Friday, 18 September 2015

HOW TO SERVE MAHARASHTRIAN MEAL ON A BANANA LEAF

VADANI KAVAL GHETA, NAAM GHYA SRI HARCHE      (वदनी कावल घेता, नाम घ्या श्रीहरीचे )
SAHAJA HAVANA HOTE, NAAM GHETA PHUKACHE     (सहज हवन होते, नाम घेता फुकाचे )
JEEVAN KARI JIVITVA, ANNA HE PURNA BRAHMA       (जीवन करी जिवित्वा, अन्न हे पूर्ण ब्रम्ह)
UDARA BHARAN NOHE, JANICHE YADNYA KARMA     (उदर भरण नोहे, जाणीचे यज्ञ कर्म)
JAI JAI RAGHUVEER SAMARTHA                                       (जय जय रघुवीर समर्थ )


When ever we visited my native place Guhagar in Ratnagair district, this prayer before starting our meal has always been a ritual ever since childhood. Chanting of the prayer itself brings back fond childhood memories when we used to impatiently wait for these prayers to get over, of course, in anticipation of the sweets served right in front of us (we were not allowed to touch food till then)

The way food is arranged on a banana leaf / plate is of utmost importance which has a scientific base to it. The food has not only to look appealing but also its arranged as per the sequence in which it is supposed to be consumed, with equal emphasis given to the right and left sides of the leaf for it to also look well balanced.

The Maharashtrian food spread is vegetarian, very simple, earthy and rustic and it reflects not only on the produce of the land, but also the people who are equally simple and rustic, but rooted and grounded to their family traditions and legacy. Minimal spices are added in the meals, the emphasis is always on enhancing the flavour of the basic ingredient and not to mar its flavour by the use of excessive spices and flavourings. The ingredients used though are usually influenced by the geography, topography of the region and the crops grown. The Konkan area has an abundance of coconut, banana, mangoes, kokum, rice plantations....

Now this ancient tradition is being disappearing at great speed especially with the advent of the more convenient buffet system than the traditional sit down. But in the olden hey days this method was followed during all the traditional but formal functions and festivals, including weddings, thread ceremonies etc. This method of sit down lunch / dinner, i.e. serving food at a time  to a large number of guests was called "PANGAT / पंगत ".

 In a Maharashtrian pangat the banana leaf is always kept upright or standing contrary to the ways of the south where the leaf is kept across. If there are any special guests or the guest of honour then the top pointed portion of the banana leaf is used, its called "AGOTLA / अगोत्ल " in marathi.  Otherwise even the central portion of the leaf is used where the entire large banana leaf may be cut into 2 - 3 pieces depending on the size of the entire leaf, with each leaf cut the approx. length size from your finger tips to the elbow. The banana leaf is always held at length with the cuts given across so each leaf will have two symmetrical sides. The entire full sized banan leaf is called "DANG / डांग ". The portion immediately below the Agotla is quiet wide so it is cut in half lengthwise. The central joint which holds the two symmetrical sides together is called "TATOLA / टाटोळा ". Since in this portion the Tatola is quiet thick so the leaf does not lie flat, so it needs to be cut or atleast trimmed from below.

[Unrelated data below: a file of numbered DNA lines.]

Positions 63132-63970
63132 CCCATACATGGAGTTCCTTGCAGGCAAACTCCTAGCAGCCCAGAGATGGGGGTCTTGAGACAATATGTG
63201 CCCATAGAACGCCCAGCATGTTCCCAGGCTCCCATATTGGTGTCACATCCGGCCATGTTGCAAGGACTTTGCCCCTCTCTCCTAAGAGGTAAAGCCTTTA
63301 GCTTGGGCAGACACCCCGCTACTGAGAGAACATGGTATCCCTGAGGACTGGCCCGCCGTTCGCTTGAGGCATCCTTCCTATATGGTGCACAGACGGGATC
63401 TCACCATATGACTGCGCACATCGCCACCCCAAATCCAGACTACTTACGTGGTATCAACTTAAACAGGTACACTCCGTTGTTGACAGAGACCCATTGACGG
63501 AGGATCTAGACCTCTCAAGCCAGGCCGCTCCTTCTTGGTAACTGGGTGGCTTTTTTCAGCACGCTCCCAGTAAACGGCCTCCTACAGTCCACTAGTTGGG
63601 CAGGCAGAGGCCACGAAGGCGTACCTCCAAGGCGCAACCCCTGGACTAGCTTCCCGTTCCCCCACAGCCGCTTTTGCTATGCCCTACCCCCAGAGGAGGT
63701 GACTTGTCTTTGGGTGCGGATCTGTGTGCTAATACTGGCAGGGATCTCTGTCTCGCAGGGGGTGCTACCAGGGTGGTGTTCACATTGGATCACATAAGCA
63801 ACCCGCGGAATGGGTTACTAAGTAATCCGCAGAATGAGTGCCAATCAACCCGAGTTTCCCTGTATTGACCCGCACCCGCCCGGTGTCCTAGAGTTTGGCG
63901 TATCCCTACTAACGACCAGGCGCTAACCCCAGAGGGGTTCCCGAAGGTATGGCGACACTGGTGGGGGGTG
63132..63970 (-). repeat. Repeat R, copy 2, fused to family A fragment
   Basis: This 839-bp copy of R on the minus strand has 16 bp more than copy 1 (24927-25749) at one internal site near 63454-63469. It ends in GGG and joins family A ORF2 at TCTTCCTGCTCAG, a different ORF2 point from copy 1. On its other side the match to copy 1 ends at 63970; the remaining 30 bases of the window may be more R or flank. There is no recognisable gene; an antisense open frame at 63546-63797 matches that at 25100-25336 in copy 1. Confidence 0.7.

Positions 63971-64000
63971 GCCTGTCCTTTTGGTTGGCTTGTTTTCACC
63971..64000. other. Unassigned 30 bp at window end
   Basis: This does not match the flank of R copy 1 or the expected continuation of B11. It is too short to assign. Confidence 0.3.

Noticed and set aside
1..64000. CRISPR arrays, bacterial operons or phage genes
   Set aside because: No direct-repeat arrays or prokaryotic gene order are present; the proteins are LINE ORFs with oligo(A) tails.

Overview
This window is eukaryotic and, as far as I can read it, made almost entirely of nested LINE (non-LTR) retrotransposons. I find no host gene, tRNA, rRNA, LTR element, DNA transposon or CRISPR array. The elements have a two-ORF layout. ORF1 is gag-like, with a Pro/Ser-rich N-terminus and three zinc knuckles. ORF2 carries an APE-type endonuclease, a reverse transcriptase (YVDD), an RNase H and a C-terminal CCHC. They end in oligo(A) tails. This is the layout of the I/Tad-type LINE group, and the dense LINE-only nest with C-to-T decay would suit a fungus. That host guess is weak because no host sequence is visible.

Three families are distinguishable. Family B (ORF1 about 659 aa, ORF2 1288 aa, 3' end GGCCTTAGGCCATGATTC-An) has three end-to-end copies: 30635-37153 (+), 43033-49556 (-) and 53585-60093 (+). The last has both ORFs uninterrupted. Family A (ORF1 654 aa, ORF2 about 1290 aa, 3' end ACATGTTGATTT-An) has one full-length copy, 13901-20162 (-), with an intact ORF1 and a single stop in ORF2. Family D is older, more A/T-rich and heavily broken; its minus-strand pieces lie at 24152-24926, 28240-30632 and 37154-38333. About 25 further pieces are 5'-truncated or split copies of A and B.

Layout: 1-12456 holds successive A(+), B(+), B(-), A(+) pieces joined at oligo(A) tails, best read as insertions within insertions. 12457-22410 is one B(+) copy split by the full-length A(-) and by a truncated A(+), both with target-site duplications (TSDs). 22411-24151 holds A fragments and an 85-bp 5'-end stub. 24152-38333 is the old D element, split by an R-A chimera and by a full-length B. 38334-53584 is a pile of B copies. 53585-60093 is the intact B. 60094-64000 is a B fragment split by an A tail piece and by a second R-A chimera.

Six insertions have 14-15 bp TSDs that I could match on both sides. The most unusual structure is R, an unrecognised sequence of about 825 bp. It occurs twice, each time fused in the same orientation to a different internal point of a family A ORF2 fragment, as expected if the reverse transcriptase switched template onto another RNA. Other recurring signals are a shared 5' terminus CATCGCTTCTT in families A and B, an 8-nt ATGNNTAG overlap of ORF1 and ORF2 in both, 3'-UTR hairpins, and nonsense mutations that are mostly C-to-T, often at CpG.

Once all the leaves are cut to proper size, wash them carefully, wipe them dry. Arrange them on top of each other such that the face of 2 leaves are on top of each other. Roll them up, and cover with a clean cloth till further use.

ARRANGING THE FOOD ON THE BANANA LEAF



Each food has its specific designated position on the leaf / plate and that's also the sequence that is followed even for re-serves. Arrange the position of the leaf in such a way that the AGOTLA is away from the guest, pointing towards the outside. The sequential arrangement is given starting from the top left and top right arranging all the things one below the other, leaving a little gap between the two so that they do not mix into each other.

LEFT SIDE (starting from top)
1. Salt
2. Lemon / limbu
3. Chutney
4. Panchamrut
5. Koshimbir

LEFT SIDE (towards the centre)
6. Dahi

LEFT SIDE (towards the base)
7. Papad / Kurdai / Chikvadya
8. Alu Vadi / Kothimbir Vadi / Bhajji
9. Puri / Poli / Chapati
10. Puran poli / Ukdiche Modak / Gulachi Poli / Sanjyachi Poli

RIGHT SIDE (starting from top)
11. dry vegetable 1 / suki bhaji usually Ukadleli Batata bhaji
12. dry vegetable 2 / suki bhaji usually Matkichi Usal / Valachya Birdya

RIGHT SIDE (towards the centre)
13. Masale Bhaat / Vangi Bhaat / Tondli Bhaat
14. Varan Bhaat with toop

RIGHT SIDE (towards the base)
15. Kheer  / Gavhale kheer
16. Puran

RIGHT SIDE (in bowls)
16. Aluchi Patal Bhaji / Amti / Tomato che Saar / Kadhi
17. Taak / Buttermilk

The person consuming the meal starts his meal by first taking a spoonful of water in his right hand and circling the water around the food from left to right  (पाणी फिरवणे) joining hands together in a namaskar and start with consuming the Gavhale kheer first or in its absence any other sweet.



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